- What is the relationship between maternal diet during lactation and risk of child food allergies and atopic allergic diseases, including atopic dermatitis, allergic rhinitis, and asthma?
- What is the relationship between dietary patterns consumed during lactation and developmental milestones, including neurocognitive development, in the child?
- What is the relationship between seafood consumption during lactation and neurocognitive development in the child?
- What is the relationship between omega-3 fatty acids from supplements consumed during lactation and developmental milestones, including neurocognitive development, in the child?
- What is the relationship between folic acid from supplements and/or fortified foods consumed during lactation and 1) maternal micronutrient status, 2) human milk composition, and 3) developmental milestones, including neurocognitive development, in the child?
So, what happened while the committee evaluated those questions? Here's the short answer...
"The 2020 Committee evaluated maternal dietary patterns during lactation, including frequency of eating, and their relationship to maternal PPWL. The Committee also examined the relationship between maternal folic acid supplementation and maternal micronutrient status. Maternal dietary patterns and folic acid supplementation also were considered in relation to human milk composition and quantity. In addition, maternal dietary patterns were examined in relation to child outcomes, including the risk of child food allergy and atopic allergic disease, and developmental milestones, such as neurocognitive development. The Committee also examined the relationship of maternal seafood consumption, omega-3 fatty acid supplementation, and folic acid supplementation during lactation with developmental milestones in the child."
Of note is that the committee found "Women who are lactating have a higher average Healthy Eating Index (HEI) Score (i.e., 62 out of 100) than do women of a similar age who are not pregnant or lactating (i.e., 54)." On the flip side, "Women who are lactating have lower component scores than their peers (women who are pregnant and those who are neither pregnant nor lactating) for Total Vegetables, Dairy, and Sodium. Additionally, nearly 1 in 6 women who are lactating consume Total Protein Foods in amounts less than those recommended in the USDA Food Patterns."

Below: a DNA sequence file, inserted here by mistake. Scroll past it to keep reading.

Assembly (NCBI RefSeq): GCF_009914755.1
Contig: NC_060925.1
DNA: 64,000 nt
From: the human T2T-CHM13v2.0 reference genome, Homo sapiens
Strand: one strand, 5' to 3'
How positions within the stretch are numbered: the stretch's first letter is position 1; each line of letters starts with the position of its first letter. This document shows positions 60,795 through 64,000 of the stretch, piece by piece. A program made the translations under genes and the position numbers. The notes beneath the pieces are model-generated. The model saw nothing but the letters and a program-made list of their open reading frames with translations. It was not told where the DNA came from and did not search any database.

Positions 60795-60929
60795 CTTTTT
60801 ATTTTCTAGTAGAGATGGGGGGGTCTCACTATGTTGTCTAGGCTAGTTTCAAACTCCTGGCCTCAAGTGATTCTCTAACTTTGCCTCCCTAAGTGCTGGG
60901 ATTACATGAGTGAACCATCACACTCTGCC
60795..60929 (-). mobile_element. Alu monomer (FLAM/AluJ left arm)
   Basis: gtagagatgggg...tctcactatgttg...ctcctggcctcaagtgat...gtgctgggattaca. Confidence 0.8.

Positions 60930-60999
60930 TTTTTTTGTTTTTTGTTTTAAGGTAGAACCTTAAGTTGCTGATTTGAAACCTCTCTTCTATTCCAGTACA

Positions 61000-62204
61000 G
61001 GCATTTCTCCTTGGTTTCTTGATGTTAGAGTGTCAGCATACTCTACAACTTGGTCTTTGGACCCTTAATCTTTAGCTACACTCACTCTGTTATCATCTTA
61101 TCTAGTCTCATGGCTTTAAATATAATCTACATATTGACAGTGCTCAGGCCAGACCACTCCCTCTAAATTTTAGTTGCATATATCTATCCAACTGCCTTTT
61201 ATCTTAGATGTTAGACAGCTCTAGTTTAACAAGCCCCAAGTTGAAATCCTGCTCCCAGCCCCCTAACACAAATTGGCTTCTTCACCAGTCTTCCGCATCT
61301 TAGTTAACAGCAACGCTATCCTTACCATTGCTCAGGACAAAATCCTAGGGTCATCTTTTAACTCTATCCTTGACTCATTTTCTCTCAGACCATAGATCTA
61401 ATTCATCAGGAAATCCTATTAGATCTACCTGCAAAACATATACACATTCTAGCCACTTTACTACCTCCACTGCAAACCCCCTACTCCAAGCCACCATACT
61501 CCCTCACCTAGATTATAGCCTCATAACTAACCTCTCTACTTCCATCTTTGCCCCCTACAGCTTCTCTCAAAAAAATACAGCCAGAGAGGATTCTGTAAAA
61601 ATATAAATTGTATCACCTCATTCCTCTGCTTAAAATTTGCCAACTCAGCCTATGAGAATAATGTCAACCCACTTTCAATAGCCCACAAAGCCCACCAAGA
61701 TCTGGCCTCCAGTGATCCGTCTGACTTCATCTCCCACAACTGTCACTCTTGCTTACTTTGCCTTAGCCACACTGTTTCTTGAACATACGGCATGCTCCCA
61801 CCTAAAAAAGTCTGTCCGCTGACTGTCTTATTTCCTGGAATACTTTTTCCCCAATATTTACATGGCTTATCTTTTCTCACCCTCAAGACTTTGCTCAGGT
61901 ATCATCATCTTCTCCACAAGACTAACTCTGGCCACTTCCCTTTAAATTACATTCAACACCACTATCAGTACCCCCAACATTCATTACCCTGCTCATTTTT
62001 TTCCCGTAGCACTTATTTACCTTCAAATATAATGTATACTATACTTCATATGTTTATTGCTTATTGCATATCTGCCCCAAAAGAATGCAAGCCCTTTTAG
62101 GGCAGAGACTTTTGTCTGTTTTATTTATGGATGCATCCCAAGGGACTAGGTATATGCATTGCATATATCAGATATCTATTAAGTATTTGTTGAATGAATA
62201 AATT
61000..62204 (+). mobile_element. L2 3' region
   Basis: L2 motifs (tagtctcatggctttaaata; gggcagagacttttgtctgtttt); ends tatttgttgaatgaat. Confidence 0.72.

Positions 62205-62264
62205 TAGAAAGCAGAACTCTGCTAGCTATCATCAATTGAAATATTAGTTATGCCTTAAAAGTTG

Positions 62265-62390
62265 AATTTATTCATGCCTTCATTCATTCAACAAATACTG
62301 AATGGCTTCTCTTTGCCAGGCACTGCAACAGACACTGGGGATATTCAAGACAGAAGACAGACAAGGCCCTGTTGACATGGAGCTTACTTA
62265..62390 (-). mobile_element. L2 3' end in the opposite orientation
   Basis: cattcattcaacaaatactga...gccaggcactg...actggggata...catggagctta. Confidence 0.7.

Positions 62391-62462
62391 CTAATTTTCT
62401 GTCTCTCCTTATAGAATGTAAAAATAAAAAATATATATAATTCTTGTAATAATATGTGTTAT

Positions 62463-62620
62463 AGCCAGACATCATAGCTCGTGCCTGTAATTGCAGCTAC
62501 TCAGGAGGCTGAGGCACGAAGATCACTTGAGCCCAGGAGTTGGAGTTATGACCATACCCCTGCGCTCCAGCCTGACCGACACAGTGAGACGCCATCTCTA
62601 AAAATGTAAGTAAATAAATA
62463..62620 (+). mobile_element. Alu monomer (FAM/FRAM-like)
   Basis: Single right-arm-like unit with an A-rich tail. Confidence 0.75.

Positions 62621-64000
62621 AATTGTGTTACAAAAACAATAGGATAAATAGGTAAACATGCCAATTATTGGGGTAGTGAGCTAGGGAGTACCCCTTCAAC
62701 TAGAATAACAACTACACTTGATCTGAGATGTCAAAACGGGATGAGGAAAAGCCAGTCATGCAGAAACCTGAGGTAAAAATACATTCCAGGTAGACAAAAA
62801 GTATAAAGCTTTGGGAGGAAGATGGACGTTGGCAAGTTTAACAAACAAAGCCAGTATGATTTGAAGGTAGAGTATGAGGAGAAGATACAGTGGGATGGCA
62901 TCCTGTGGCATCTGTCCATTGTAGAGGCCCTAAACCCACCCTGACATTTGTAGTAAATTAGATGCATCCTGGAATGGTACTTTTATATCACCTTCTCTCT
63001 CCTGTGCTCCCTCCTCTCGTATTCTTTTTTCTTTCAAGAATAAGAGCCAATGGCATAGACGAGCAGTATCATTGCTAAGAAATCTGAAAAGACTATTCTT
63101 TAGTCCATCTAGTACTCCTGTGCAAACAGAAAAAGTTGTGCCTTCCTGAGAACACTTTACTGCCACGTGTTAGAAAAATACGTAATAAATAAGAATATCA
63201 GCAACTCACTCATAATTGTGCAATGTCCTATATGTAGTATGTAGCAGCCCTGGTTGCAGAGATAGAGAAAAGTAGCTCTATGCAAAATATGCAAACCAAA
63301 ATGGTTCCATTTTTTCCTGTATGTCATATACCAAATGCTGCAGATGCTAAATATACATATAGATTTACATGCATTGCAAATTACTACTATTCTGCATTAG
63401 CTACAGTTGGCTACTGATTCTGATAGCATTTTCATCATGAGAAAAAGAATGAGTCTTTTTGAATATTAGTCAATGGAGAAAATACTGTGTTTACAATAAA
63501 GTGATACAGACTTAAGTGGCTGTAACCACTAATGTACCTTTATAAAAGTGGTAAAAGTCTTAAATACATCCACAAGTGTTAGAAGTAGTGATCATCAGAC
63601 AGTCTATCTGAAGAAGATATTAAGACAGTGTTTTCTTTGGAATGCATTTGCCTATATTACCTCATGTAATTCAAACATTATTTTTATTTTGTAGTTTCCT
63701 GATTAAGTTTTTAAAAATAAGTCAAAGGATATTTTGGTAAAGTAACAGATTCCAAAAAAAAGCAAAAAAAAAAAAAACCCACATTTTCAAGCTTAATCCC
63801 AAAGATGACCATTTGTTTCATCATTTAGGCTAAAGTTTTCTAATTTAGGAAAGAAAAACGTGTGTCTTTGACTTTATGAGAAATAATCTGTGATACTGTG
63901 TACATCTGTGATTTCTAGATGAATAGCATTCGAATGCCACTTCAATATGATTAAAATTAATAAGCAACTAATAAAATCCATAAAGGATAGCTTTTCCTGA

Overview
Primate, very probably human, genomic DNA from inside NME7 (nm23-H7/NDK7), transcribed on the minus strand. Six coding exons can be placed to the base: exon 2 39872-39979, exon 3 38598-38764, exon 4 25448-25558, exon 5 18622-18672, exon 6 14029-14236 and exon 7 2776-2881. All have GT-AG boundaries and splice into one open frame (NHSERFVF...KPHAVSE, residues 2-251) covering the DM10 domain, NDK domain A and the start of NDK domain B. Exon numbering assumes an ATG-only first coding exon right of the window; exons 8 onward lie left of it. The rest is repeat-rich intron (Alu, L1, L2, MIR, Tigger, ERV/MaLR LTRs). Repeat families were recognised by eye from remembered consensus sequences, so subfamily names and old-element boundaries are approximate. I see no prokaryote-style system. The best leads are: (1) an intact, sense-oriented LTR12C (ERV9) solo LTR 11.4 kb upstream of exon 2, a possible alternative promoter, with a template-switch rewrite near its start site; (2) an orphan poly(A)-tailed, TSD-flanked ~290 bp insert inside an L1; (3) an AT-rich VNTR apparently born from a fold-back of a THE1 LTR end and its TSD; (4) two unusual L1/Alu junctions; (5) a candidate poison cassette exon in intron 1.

The report also reveals, "Food components of public health concern among women who are lactating include those for the entire population older than 1 year, including vitamin D, calcium, dietary fiber and potassium, which are underconsumed and sodium, saturated fat and added sugars, which are overconsumed (Table D3.1). In addition, diet analysis results showed that 5 percent or more of women who are lactating have intakes below the EAR for folate, magnesium, copper, thiamin, vitamin A, and zinc. Vitamin D, folate/folic acid and zinc are unique in that >5 percent of women are not meeting the EAR from foods alone, but the use of dietary supplements by women who are lactating can lead to some wormen exceeding the UL [...] Iron may be overconsumed by women who are lactating, with 29 percent of those taking supplements exceeding the UL compared to <3 percent of women who are lactating who are not taking supplements (Table D3.1). Lastly, choline and magnesium are underconsumed in the diets of women who are lactating and should be considered for further evaluation." In other words, though lactating women are on the right track in terms of healthful eating, there's still lots of room for improvement.
This section ends with strategies for women who are lactating, support for federal programs, need for future research, and extensive references.
And that brings us to the end of today's overview! We are slowly but surely working our way through section D! Next up, we have diet and health relationships from birth to 24 months, so stay tuned...
Stephanie Ronco has been editing for Food and Health Communications since 2011. She graduated from Colorado College magna cum laude with distinction in Comparative Literature. She was elected a member of Phi Beta Kappa in 2008.